The bold orange and unorthodox perspective immediately draws the viewer in. This is exactly what the cartographer, R.M. Chapin Jr. intended, when he published, “Europe from Moscow,” in a March 1952 issue of Time Magazine. R.M. Chapin Jr. was a prominent Cold War cartographer who worked for Time Magazine. At the time this map was published, Time had well over 700,000 subscribers, giving its wide audience weekly access to all kinds of maps depicting America’s global role in the world. By publishing a map like this in a well-known American magazine, Chapin Jr. was trying to invoke a sense of fear in the American public. By using vivid colors, that clearly put the United States and the Soviet Union against each other, he is able to convey the political tensions that existed between the United States and the U.S.S.R. during the Cold War. This map exemplifies the way American cartographers played on the fears of the American public during the Cold War era.
This map was published in 1952, during the height of McCarthyism and the Second Red Scare in America. At this moment in history the United States and Soviet Russia were engaged in the early stages of the Cold War. With the Second World War behind them, and Europe devastated and in ruins, many European countries were vulnerable and susceptible to the influence of these emerging superpowers. With the United States and the U.S.S.R. vying for power and influence, Europe became a highly contested battleground.
Upon first glance at the map you feel uncomfortable. Chapin Jr. strays away from a traditional projection such as the Peters or the Mercator. The map is not oriented in a normal fashion, we are not used to seeing maps that aren’t centered on a continent or a pole. This is a stark reminder that direction and orientation are just rhetorical strategies used by cartographers. Chapin Jr. was drawing on a novel perspective that other cartographers had been using in popular magazines and newspapers since early World War II. These cartographers had been experimenting with non-traditional perspectives and orientations in order to convey their views. During World War II and the Cold War maps had evolved into more than just merely showing geographic information. Prominent cartographers such as Richard Edes Harrison were using maps to make statements and invoke emotions out of the viewers. More than anything else, cartographers used these maps as way to get the audience to reflect on what was going on in the world and to get the average American to think about what needed to be done. These maps propelled Americans into the global world of politics. This is exactly what Chapin Jr. was trying to do with this map.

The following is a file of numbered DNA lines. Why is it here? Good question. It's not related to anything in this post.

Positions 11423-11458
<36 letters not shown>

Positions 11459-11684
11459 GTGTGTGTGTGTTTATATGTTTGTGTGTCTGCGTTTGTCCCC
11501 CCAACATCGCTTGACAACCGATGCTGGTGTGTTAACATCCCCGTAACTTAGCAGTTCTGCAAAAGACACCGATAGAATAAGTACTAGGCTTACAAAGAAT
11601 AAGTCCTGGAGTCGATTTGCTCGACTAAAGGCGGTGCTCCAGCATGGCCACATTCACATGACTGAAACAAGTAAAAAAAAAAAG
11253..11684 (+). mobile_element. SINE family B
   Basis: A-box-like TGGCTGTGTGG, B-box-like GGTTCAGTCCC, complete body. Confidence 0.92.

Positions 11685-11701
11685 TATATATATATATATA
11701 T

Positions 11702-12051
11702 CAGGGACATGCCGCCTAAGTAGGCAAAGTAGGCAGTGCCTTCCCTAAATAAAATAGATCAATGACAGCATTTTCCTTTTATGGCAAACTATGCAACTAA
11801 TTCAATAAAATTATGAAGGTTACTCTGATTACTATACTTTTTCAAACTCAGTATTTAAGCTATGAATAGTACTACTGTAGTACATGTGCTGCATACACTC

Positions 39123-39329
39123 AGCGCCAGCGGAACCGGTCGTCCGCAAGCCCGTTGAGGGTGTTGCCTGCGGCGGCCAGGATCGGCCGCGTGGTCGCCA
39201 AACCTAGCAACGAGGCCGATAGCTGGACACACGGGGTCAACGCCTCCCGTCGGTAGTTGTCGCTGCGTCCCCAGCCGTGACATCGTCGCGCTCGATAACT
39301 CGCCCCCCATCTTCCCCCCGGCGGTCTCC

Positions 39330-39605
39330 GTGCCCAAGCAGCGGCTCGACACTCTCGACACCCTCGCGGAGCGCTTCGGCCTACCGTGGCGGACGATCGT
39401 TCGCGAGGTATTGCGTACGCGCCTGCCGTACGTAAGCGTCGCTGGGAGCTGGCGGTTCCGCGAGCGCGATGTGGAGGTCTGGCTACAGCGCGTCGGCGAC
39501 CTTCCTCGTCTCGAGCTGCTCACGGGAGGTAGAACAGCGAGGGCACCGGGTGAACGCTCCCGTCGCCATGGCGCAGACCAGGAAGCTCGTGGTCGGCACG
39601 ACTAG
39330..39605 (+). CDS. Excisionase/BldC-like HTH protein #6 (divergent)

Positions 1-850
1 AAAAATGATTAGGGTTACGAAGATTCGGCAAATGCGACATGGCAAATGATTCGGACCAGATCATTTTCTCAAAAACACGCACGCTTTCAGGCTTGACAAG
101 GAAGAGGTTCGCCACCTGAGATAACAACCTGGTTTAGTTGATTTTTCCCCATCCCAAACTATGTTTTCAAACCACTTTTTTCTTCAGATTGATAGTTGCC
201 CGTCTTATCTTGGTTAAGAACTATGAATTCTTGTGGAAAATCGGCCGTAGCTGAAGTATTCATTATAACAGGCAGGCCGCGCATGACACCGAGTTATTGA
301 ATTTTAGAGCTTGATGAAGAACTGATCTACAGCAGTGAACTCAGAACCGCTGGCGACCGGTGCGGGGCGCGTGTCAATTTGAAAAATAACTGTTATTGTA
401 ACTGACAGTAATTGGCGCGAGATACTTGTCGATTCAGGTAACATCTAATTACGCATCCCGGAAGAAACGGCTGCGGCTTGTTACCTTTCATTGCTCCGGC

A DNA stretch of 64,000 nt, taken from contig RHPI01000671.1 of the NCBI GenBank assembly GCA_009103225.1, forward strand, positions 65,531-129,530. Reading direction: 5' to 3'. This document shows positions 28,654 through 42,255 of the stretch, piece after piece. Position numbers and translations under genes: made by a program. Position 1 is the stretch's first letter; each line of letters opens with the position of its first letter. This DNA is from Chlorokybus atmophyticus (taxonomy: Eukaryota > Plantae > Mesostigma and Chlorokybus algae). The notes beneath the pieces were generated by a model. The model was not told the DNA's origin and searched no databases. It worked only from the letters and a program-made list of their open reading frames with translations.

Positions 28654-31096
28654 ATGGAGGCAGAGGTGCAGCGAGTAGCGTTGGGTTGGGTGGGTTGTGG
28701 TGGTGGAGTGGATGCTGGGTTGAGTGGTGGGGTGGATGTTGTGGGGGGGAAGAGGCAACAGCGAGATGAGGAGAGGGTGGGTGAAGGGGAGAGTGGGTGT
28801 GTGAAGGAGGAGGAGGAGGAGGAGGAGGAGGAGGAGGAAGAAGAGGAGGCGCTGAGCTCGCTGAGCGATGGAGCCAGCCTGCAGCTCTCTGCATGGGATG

Upon further observation we are immediately drawn to the bottom of the map, in which a big orange U.S.S.R. is jutting outwards into Europe. The cartographer uses the color orange because it is a bold color that really grabs the audience’s attention and is similar to the traditional red often associated with Communism. In addition to the U.S.S.R. being orange, all of the Soviet satellite countries are also colored orange which gives the impression that the U.S.S.R.’s control penetrates deep into Eastern Europe. The Western European countries are colored green and yellow and serve as a strong juxtaposition to the orange of the Soviet satellite nations. I believe the cartographer chose to color these countries green and yellow to emphasize their freedom and Western-like economies. Chapin Jr., being a political cartographer rather than a scientific one, was not looking for scientific nuance but rather a very accessible argument about the influence and geographic relationship between Europe and the U.S.S.R. His simple yet effective use of color really helps to illuminate the geographical and political tensions that existed in Europe during this time period.